Another interesting point that Weiss brings to the discussion concerns the perception of gang activity as being inherently criminal.This is an interesting aspect of his discussion, as he makes an effort to dispel this as mythology.We find that in general, though, the presence of gangs in urban communities does result in an increase in violence.
Another interesting point that Weiss brings to the discussion concerns the perception of gang activity as being inherently criminal.This is an interesting aspect of his discussion, as he makes an effort to dispel this as mythology.We find that in general, though, the presence of gangs in urban communities does result in an increase in violence.Tags: Essays On MetamorphosisMilitary Cover LetterGood Narrative Written Essays2008 California Bar EssaysAp Euro EssaysAdvantages And Disadvantages Of Being An Only Child EssayProblem Solving Strategies In MathematicsEssay On Computers And TechnologyDo You Need To Indent The First Paragraph Of An EssayVacation To Korea Essay
Weiss also offers statistical evidence that gangs are responsible for a majority of urban murders, with Los Angeles attributing 43% of all murders in 2004 to gang-related activity.
(Weiss, 1) This is a compelling fact, pointing to such areas as Los Angeles as hotbeds for gang activity.
Instead, he argues that "youth join gangs for many reasons.
However, while gang members commit more types of crime (and more often) than non-gang youth, many gang members are not heavily involved in crime.
Thus, the denotation that most gang members are not specifically criminal in nature underscores the idea that gangs are seen by their members and prospective members as a way to be included in an otherwise exclusive society.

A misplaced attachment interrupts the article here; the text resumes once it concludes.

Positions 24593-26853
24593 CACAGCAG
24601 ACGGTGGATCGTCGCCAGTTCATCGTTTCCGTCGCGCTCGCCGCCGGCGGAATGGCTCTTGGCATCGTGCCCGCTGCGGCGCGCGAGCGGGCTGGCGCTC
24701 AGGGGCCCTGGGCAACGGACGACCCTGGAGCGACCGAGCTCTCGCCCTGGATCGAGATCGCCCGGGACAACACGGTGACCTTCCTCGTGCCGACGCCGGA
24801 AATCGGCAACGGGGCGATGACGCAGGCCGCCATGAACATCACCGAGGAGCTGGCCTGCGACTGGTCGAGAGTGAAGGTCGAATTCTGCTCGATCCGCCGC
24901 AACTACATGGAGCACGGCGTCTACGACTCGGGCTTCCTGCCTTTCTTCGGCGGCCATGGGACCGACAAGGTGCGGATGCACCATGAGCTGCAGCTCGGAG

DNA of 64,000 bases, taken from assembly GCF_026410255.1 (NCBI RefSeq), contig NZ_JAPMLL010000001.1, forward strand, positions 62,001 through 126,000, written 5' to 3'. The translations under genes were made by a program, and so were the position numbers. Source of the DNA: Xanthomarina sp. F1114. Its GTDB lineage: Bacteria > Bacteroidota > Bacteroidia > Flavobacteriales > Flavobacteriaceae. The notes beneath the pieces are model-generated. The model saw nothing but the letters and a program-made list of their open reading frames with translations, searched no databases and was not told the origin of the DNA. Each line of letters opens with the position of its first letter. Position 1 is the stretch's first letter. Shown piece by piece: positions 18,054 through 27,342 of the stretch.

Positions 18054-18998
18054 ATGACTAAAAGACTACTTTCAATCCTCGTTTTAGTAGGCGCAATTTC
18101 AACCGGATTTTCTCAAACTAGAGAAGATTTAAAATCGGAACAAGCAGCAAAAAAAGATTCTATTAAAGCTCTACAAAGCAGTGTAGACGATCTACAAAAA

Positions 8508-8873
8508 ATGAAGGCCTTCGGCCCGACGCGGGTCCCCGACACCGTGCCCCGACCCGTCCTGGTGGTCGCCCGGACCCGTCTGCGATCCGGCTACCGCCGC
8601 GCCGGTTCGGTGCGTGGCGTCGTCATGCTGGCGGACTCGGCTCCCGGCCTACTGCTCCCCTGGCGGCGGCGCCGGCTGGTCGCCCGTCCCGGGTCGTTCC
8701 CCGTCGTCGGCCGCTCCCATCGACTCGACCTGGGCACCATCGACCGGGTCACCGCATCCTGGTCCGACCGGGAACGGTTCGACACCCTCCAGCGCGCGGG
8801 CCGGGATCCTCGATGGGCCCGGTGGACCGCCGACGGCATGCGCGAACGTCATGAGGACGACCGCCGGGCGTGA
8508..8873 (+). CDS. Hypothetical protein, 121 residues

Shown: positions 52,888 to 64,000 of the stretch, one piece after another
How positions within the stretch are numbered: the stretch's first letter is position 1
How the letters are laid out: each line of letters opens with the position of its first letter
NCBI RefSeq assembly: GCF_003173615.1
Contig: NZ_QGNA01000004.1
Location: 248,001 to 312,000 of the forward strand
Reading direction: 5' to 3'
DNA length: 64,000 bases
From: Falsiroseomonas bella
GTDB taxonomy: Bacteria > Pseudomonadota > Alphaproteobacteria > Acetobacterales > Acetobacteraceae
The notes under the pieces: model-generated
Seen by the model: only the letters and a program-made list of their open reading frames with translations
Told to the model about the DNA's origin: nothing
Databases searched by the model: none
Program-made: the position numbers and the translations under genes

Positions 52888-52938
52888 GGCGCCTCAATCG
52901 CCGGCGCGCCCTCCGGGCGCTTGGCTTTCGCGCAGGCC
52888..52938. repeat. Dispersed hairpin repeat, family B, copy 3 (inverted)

The Savelli (2001) article reinforces this as a motive for gang activity with greater importance than the drugs themselves.This will help to frame an understanding of the way this problem reflects on American culture, living standards and lifestyle.First and foremost, the article denotes that gang murders occur with intent.Separating myth from fact, Weiss denotes that there is almost always an intended target relating to turf, reputation or revenge.This is to say that killings are rarely random and more often than not, they are incidental to the drug trade.Savelli provides a concise but useful look into the history of gang organization in the United States and helps to reinforce the idea that ethnic parameters have historically contributed to the sense of a need for such grouping.By offering a linear discussion on the formulation of gangs from the Italian Mafia to African-American territory wars and cross-border Mexican drug trade, Savelli establishes the implicit connection between the experiences of the array of otherwise excluded groups which had evolved toward criminal enterprise.Most gang members are not drug dealers and most Los Angeles gangs are not organized drug distribution rings." (Weiss, 1) This is a distinct claim in our research, running counterintuitive to the marco-level conception by federal law enforcement groups that gang activity is part of a broad, syndicated and organized racketeering framework.The perception that urban American gangs rely on the drug trade for survival makes this argument by Weiss one consistently subject to dispute throughout the research hereafter.A set of circumstances contextualizing a person, a family and a neighborhood will not just have a formative impact on the way the individual is able to integrate into mainstream society, but will likewise influence the decisions, behaviors and consequences shaping his future.This is the underlying reality which persists in the self-perpetuating cycle of violence and bloodletting that is America's ongoing and encompassing gang war.